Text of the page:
Targeting Id protein interactions by an engineered HLH domain induces human neuroblastoma cell differentiation.
Oncogene. 2009 Mar 30;
Authors: Ciarapica R, Annibali D, Raimondi L, Savino M, Nasi S, Rota R
Inhibitor of DNA-binding (Id) proteins prevent cell differentiation, promote growth and sustain tumour development. They do so by binding to E proteins and other transcription factors through the helix-loop-helix (HLH) domain, and inhibiting transcription. This makes HLH-mediated Id protein interactions an appealing therapeutic target. We have used the dominant interfering HLH dimerization mutant 13I to model the impact of Id inhibition in two human neuroblastoma cell lines: LA-N-5, similar to immature neuroblasts, and SH-EP, resembling more immature precursor cells. We have validated 13I as an Id inhibitor by showing that it selectively binds to Ids, impairs complex formation with RB, and relieves repression of E protein-activated transcription. Id inactivation by 13I enhances LA-N-5 neural features and causes SH-EP cells to acquire neuronal morphology, express neuronal proteins such as N-CAM and NF-160, proliferate more slowly, and become responsive to retinoic acid. Concomitantly, 13I augments the cell-cycle inhibitor p27(Kip1) and reduces the angiogenic factor vascular endothelial growth factor. These effects are Id specific, being counteracted by Id overexpression. Furthermore, 13I strongly impairs tumorigenic properties in agar colony formation and cell invasion assays. Targeting Id dimerization may therefore be effective for triggering differentiation and restraining neuroblastoma cell tumorigenicity.Oncogene advance online publication, 30 March 2009; doi:10.1038/onc.2009.56.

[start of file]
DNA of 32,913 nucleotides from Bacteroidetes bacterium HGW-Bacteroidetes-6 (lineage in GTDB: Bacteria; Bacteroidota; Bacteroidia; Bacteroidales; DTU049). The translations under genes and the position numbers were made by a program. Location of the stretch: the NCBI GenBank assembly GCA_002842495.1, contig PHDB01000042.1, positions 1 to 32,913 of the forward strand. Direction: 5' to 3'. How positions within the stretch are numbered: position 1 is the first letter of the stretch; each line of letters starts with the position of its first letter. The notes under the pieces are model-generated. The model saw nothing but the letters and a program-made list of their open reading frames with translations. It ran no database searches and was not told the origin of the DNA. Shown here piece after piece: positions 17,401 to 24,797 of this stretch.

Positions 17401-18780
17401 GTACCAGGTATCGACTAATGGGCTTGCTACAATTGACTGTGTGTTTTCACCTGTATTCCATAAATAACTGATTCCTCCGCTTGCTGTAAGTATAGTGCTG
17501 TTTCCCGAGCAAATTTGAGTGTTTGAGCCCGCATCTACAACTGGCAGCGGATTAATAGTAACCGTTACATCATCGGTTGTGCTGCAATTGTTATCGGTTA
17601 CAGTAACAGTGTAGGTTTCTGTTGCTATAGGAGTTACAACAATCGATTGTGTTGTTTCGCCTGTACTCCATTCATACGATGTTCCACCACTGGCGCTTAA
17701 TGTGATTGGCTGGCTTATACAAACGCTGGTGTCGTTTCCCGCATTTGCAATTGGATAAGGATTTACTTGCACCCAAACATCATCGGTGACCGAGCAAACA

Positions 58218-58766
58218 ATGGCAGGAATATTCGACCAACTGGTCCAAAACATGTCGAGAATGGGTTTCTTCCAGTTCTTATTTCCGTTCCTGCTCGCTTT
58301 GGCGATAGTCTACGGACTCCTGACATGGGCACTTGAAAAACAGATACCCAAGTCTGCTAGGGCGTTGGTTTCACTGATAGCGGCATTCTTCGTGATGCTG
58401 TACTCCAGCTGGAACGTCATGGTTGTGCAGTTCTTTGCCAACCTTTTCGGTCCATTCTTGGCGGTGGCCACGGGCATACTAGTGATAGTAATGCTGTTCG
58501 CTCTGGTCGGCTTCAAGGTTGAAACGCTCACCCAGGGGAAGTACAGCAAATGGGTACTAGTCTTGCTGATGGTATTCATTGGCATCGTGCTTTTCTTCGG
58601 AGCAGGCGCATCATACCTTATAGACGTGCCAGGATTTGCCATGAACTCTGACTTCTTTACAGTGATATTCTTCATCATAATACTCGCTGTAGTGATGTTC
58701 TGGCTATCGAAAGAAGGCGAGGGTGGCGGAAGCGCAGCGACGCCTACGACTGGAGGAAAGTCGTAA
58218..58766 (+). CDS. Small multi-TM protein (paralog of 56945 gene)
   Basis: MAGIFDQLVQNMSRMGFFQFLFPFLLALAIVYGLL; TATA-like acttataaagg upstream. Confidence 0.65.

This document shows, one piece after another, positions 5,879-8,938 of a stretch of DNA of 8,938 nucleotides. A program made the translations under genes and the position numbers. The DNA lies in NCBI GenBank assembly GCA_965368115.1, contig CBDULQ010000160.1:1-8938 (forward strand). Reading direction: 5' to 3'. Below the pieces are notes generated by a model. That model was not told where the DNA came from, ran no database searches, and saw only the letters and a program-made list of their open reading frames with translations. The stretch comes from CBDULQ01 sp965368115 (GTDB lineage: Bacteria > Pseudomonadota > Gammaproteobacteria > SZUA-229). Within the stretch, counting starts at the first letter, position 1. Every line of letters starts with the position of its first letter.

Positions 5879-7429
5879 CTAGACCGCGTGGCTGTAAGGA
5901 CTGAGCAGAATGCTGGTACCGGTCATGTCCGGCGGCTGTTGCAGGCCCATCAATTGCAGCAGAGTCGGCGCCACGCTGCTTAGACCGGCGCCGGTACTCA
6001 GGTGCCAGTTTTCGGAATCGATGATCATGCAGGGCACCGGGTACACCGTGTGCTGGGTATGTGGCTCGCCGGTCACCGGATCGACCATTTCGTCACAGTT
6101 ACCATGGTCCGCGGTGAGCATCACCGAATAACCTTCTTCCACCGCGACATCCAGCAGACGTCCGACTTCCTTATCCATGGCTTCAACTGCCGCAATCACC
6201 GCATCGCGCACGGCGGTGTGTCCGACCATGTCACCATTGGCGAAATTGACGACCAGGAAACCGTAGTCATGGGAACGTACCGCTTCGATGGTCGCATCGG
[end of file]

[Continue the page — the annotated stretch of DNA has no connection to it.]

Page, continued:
PMID: 19330020 [PubMed - as supplied by publisher]